One of Africa’s largest and most advanced civilisations lived on present-day Zimbabwe during the 13th and 14th centuries. European colonisation was resisted until the late 1890’s when Cecil Rhodes’ British South Africa Company seized control, finally running the country (then known as Southern Rhodesia) up until 1923 when it became a British Colony. A ‘white-only’ vote rejected a move to join the Union of South Africa let by Smuts. This in turn led to Southern Rhodesia forming and therefore joining the Central African Federation with Northern Rhodesia (modern day Zambia) and Nayasaland (now Malawi).
In 1965 a resistance to decolonisation, heavily supported by South Africa, issued a Unilateral Declaration of Independence (UDI). A violent civil war broke out between the white minority government and those believing in African independence. This continued until 1980 when the granting of independence was issued with a general election under British auspices. This was decisively won by the ZANU Party, with Robert Mugabe as their leader, with the ZAPU Party in opposition under Joshua Nkomo. After a few years of dissent from the ZAPU Party, the country’s domestic affairs remained relatively calm, with marked tranquil relations between the white minority (still holding the majority of Zimbabwe’s resources) and ZANU government.
The two parties joined peacefully in 1988 forming the ZANU Party. In 1990 they won 147 of the total 150 seats in parliament – this appeared to have followed Robert Mugabe’s plan of a One Party State, however, as the months and years went by this changed to a more totalitarian system akin to other African countries. With the lack of any substantial opposition Mugabe proceeded as chief controller both politically and economically.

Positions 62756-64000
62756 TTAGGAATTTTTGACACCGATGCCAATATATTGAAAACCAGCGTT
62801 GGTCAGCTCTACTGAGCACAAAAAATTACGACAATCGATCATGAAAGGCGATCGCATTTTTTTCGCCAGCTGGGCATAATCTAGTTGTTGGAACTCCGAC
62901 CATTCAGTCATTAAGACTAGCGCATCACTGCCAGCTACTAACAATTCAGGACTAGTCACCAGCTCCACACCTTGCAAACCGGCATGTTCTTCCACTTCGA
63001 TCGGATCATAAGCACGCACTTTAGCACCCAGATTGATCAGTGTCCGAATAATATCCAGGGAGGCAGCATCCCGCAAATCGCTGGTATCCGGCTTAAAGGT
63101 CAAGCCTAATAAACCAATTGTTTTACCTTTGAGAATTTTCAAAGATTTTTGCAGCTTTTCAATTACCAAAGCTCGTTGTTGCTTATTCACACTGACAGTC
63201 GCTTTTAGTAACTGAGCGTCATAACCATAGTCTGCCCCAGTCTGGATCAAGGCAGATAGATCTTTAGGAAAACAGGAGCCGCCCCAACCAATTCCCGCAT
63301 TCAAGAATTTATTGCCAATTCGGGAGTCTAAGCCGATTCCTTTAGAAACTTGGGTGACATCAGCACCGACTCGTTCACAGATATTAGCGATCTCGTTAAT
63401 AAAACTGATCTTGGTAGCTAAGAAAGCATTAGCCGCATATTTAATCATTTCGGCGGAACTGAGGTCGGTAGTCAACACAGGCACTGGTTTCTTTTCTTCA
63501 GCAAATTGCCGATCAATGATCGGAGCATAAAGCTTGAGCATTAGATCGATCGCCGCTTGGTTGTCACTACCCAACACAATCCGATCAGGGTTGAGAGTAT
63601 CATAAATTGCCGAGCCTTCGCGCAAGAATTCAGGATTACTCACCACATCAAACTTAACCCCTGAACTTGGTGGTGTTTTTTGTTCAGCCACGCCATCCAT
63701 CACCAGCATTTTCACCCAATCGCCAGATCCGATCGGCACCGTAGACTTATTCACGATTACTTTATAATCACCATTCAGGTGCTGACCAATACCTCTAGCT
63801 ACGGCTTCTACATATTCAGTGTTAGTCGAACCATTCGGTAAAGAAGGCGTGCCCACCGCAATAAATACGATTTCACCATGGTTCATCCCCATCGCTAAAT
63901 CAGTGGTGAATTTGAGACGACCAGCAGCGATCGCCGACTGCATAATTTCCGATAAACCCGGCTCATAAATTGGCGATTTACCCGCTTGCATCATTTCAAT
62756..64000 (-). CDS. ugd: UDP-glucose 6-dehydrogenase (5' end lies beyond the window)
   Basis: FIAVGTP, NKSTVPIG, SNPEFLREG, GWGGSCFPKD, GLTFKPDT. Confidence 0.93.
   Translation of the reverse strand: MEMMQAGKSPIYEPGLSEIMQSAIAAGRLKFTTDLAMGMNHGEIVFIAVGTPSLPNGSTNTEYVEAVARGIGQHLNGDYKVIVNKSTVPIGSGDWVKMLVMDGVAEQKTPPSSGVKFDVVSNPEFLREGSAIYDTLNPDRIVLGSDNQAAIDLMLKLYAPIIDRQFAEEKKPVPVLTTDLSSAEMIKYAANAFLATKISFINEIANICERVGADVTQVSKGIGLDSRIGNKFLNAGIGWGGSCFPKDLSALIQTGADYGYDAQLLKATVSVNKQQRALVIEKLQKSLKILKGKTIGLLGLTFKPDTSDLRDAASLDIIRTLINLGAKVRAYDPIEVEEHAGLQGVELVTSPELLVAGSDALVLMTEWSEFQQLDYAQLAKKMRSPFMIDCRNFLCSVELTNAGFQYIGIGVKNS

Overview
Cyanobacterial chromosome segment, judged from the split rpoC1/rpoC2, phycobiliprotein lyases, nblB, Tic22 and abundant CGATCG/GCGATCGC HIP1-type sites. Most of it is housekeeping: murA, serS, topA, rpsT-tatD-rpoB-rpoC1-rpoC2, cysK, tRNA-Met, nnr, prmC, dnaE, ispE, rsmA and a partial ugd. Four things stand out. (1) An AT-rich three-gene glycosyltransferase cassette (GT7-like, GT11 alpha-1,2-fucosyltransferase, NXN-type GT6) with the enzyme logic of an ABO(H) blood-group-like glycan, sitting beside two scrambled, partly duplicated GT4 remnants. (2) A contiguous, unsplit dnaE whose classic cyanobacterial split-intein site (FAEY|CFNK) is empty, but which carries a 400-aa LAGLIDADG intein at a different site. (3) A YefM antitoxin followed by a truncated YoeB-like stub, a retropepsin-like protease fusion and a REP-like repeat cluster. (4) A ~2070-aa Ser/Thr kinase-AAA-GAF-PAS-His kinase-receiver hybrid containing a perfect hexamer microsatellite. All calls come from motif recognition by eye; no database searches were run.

Economically Zimbabwe followed trade liberalisation and land reform. Mugabe’s strong anti-apartheid stance continued to rule foreign policy with an ever-watchful eye on the progress, or lack of progress, of events in South Africa. Zimbabwe maintained to have good relations with the West (in particular The U.K.) as well as continuing friendly relations with China, North Korea and various eastern European countries. The deployment of Zimbabwe troops in war torn Mozambique, protecting the vital Beira Railway, cost enough money to encourage the Zimbabwe government to play an active part in helping to settle one of Africa’s more depressing civil wars.
In the 2000s, with enormous economic instability, widespread famine, and a lack of resources or machinery to deal with the HIV/AIDS pandemic, which affects an estimated one quarter of the population, President Mugabe soon earned himself widespread scorn from the international arena.
A historic power-sharing agreement was signed in 2008 by President Robert Mugabe and Morgan Tsvangirai, leader of the Movement for Democratic Change. Following elections in July 2013, the results of which have been widely disputed, Mugabe was sworn in as president (his seventh term in office as Zimbabwe’s leader) after allegedly securing more than 60% of the ballot.